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Relational Tendencies


The more I study on strengthening my faith, the more correlations I see between “worldly” situations and “faith” positioning. I even discovered a relationship between feelings and money – and how we tend to put too much stock in both…. AND in remarkably similar ways!

First of all, “money” isn’t the root of all kinds of evil, “The love of money” is the root of all kinds of evil [1 Timothy 6:10] “For the love of money is a root of all kinds of evil. Some people, eager for money, have wandered from the faith and pierced themselves with many griefs.”

Likewise, we tend to place too much value on feelings and tend to use those feelings to guide our interactions with others and our own spiritual walk.


The more we have, the more secure we feel. The more secure we think we can feel, the more we rely on finances for emotional stability. So if we had millions in the bank, we must be very stable and happy, right?  Wrong.

Money (figuratively speaking) isn’t a destination; it’s a vehicle that takes us to a destination. Money by itself is only good for fuel (fire) or insulation (in your coat). The fact that it can be traded for goods/services marks it as an opportunity…. a “vehicle”. But we tend to correlate wealth with security – only because of the opportunities that money provides. If we hoard money and use it to spend on our own pleasures and desires, we satisfy ourselves for a while; but then we need MORE money so we can have MORE opportunities to feel happy! But since money is a vehicle, WE choose where that vehicle goes. We can either store it up for ourselves, or help those in need. If we choose to bless others with that wealth, the DESTINATION becomes the blessing – NOT the money itself. Case in point (again, figuratively speaking): If we were to see someone on a street corner holding up a sign for a donation, we could either give them money that they may spend on alcohol, or we can “drive that vehicle” to the needed destination of food. This would be a way we could discern between the request and the actual need. We can use that money (vehicle) to reach an appropriate destination of providing for a true need, rather than just “giving them the keys to the vehicle”.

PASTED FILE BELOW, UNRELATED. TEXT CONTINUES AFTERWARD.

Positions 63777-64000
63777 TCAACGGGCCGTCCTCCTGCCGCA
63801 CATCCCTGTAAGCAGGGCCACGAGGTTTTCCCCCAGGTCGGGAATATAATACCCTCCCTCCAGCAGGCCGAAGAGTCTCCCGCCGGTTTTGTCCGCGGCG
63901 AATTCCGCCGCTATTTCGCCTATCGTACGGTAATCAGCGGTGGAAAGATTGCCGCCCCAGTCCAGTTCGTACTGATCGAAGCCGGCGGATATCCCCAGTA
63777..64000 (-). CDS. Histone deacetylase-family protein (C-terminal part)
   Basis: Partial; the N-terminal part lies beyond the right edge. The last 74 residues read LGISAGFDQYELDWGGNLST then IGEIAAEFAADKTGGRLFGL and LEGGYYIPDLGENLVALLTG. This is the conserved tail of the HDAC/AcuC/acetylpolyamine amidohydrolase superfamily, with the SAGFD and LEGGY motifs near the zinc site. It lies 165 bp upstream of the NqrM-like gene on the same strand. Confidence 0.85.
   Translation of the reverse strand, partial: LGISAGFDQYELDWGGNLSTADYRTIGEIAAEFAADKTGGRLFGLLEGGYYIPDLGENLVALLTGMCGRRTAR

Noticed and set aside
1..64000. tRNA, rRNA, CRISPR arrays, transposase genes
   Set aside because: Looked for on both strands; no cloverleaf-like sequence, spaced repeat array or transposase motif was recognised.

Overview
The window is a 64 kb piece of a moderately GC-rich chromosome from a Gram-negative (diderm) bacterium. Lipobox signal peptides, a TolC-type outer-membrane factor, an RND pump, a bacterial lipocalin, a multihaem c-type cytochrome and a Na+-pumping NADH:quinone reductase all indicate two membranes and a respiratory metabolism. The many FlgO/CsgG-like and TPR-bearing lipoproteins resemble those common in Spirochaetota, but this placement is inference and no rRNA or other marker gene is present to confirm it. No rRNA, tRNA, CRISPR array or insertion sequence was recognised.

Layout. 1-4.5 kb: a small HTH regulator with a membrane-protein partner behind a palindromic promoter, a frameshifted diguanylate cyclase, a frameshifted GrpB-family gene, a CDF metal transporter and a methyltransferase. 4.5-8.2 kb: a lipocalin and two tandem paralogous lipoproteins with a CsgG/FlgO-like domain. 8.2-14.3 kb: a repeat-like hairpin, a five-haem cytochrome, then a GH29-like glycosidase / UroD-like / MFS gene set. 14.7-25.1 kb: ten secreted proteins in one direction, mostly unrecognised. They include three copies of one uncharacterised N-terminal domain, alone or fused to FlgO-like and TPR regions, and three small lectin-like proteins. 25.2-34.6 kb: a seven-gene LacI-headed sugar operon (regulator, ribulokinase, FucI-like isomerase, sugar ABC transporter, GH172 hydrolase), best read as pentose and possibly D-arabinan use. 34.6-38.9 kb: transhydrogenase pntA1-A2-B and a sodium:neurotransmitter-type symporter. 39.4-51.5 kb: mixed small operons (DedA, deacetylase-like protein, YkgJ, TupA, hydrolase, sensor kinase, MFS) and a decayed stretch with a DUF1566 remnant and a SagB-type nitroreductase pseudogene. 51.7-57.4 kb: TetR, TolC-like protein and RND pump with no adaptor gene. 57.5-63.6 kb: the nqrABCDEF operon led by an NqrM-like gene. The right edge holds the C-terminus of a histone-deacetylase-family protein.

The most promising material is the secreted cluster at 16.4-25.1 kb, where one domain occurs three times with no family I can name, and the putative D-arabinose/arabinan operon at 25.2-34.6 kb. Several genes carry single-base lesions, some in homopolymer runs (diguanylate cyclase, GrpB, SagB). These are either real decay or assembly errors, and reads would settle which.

The better we feel, the more apt we would be to help others, or we figure that helping others would hopefully make us feel more important. We will go to church “if we feel like it”. We will read His Word “if we feel like it”. I’ll help the homeless because it will make me “feel good about myself.”  Wrong.

Here’s the bane of our existence; we tend to act solely based on current feelings – Or we act hoping that good feelings will be the result of our actions. If we do things only because “we should” or because “we feel good enough to do it”, then we are allowing our feelings to drive our daily AND spiritual walk (causal). But if we act because of the love that has been shown to us, we are neither acting on feelings of euphoria NOR out of obligation. If someone showed me an extreme act of kindness, I would WANT to reciprocate – not out of obligation or out of “feeling good”, but I would WANT to reciprocate because they first helped me.

“We love each other because he loved us first.” (1 John 4:19)

Now the significant correlation between how we treat money and how we treat feelings:

If we store great wealth only for ourselves, we’re hoarding money.
If we store joyous feelings for ourselves instead of sharing that joy with others, we’re hoarding joy.
If we spend money mainly on ourselves, we are feeding our own selfish desires.
If we receive mercy and compassion but are reluctant to “pay it forward”, we are ALSO feeding our own selfish desires.

So if we can see that how we tend to view both impostors “wealth” and “happiness” in the same way, we should be able to see that they are both simply vehicles that allow us the opportunity to serve others in wise and selfless ways.

“Heal the sick, raise the dead, cleanse those who have leprosy, drive out demons. Freely you have received; freely give.”  (Matthew 10:8)

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